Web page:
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Edward Matthew Park

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Edward Matthew Park (1850-1884)

1884 Obituary [1]

EDWARD MATTHEW PARK, third son of the late eminent sculptor Patric Park, R.S.A., was born in Edinburgh on the 16th of November, 1850.

In early boyhood a pupil of John Watson’s Institution, Edinburgh, from which he was removed in 1861 to a London school, and in 1865 to one in Lausanne, Switzerland, Mr. Park served an apprenticeship in a lawyer’s office in Inverness, which he left in July 1869 for New Zealand, intending to become a sheep-farmer. Arrived in the colony, he went to live at Ashburton, in the province of Canterbury, with his uncle Robert Park, late Surveyor General to the New Zealand Government.

In the year 1871 the New Zealand Government, under the premiership of Mr. (now Sir) Julius Vogel, were beginning the construction of the railway system which has contributed so largely to the prosperity of the colony, and Mr. Park entered into an apprenticeship to Mr. John Carruthers, M. Inst. C.E., his uncle on the mother’s side, who then held the position of Chief Engineer to the Government.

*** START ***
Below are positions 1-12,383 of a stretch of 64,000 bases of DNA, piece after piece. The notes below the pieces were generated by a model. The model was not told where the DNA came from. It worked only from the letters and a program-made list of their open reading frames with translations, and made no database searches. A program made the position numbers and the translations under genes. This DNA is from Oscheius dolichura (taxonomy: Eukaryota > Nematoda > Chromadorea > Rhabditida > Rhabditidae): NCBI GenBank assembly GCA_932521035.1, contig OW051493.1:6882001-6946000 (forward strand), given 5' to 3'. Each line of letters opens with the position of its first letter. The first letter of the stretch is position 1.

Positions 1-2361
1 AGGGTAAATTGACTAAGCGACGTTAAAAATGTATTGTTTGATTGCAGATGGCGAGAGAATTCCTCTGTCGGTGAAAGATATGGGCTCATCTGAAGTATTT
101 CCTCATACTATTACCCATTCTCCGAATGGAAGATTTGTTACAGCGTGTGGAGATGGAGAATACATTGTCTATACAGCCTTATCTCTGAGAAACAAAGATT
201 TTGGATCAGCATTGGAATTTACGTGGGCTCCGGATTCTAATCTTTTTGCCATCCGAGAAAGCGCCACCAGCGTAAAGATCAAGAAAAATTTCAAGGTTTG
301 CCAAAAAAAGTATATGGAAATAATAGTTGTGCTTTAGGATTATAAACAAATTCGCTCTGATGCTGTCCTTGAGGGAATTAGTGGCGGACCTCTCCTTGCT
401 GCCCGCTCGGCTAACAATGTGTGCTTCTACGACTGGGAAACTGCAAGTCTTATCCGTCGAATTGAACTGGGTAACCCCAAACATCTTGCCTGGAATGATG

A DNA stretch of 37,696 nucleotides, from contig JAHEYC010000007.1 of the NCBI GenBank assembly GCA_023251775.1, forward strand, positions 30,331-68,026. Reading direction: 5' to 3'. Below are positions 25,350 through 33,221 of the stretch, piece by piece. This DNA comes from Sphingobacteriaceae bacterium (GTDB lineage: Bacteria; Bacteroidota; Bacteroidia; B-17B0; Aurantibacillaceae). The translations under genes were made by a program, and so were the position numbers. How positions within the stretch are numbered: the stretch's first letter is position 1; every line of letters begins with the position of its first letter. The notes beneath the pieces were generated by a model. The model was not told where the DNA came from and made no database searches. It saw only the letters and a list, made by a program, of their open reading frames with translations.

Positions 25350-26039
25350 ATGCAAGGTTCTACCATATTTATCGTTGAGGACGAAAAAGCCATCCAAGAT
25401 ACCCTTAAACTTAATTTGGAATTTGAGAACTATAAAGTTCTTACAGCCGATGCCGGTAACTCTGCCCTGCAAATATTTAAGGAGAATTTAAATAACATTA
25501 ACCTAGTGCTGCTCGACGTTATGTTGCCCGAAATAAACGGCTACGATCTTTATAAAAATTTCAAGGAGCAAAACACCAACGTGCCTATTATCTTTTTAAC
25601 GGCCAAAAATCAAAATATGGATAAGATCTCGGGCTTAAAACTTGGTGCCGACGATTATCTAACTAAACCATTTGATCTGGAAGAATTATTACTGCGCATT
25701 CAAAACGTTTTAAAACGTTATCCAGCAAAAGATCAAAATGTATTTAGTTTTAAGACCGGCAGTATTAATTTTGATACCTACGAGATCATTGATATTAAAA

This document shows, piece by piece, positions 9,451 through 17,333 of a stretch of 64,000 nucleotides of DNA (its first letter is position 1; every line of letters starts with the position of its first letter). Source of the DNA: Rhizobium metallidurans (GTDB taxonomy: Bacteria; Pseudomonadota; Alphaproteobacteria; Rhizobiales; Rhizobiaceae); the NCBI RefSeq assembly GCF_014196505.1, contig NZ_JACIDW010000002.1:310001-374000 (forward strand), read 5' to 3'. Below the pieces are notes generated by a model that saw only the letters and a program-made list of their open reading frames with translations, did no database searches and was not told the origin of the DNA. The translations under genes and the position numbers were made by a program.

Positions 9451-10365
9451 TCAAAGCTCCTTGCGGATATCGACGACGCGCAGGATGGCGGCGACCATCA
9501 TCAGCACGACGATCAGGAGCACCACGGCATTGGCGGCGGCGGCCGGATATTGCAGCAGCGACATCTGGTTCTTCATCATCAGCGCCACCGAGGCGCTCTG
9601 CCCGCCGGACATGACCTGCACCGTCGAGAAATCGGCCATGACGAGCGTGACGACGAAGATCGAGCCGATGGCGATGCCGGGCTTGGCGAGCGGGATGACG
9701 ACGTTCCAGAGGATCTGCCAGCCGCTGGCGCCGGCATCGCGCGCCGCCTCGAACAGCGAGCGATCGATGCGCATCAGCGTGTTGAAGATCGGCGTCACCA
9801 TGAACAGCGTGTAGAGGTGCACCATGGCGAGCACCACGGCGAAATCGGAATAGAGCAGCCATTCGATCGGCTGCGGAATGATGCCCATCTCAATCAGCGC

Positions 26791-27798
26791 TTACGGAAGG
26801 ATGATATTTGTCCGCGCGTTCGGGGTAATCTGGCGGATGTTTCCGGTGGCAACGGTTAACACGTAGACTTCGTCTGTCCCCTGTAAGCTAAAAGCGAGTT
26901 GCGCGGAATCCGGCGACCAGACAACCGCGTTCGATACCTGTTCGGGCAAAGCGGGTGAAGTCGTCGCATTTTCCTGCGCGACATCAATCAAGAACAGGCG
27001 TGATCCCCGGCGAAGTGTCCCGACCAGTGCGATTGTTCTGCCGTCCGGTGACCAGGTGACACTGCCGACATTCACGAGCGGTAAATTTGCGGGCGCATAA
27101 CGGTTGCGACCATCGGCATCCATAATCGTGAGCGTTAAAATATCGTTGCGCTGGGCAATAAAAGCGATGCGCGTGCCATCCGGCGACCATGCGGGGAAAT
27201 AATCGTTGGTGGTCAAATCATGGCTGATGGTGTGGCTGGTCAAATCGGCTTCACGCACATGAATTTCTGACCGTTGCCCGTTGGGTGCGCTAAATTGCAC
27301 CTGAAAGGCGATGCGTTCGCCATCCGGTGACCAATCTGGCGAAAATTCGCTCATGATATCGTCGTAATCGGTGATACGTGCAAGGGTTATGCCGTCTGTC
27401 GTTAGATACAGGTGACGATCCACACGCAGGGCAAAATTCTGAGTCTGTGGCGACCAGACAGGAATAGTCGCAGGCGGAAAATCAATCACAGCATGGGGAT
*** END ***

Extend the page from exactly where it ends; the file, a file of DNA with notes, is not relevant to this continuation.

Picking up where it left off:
On the completion of his apprenticeship he was appointed Assistant and afterwards Resident Engineer in the Public Works Department, and was engaged on various works, including the tunnel through the Rimutaka range, and the Rimutaka incline.

Returning to this country, he was sent out in 1881 by Messrs. Wilson Sons & Co. to the Great Western Railway of Brazil, where he was employed on the construction of a branch line of that system which leaves Parahyba for the interior of the country.

On his return from Brazil, Mr. Park went out to Venezuela in 1883 as Chief Assistant under Mr. Lidiard (presumably John George Liddiard), to take the trial-survey for a line from Las Tablas, on the mouth of the Orinaco, to the Guacipati mines. This trial-survey was completed by him towards the latter end of October of the same year, during the absence of Mr. Lidiard in England.

While engaged upon this work, Mr. Park contracted those seeds of malarial poisoning which ultimately proved fatal to him. He died at Inverness on the 7th of April, 1884, at the early age of thirty-three, having borne his last illness with the same unvarying cheerfulness and unselfishness which during his short but useful and happy life had endeared him to a large circle of friends.

Mr. Park was elected an Associate Member of the Institution on the 4th of February, 1879.

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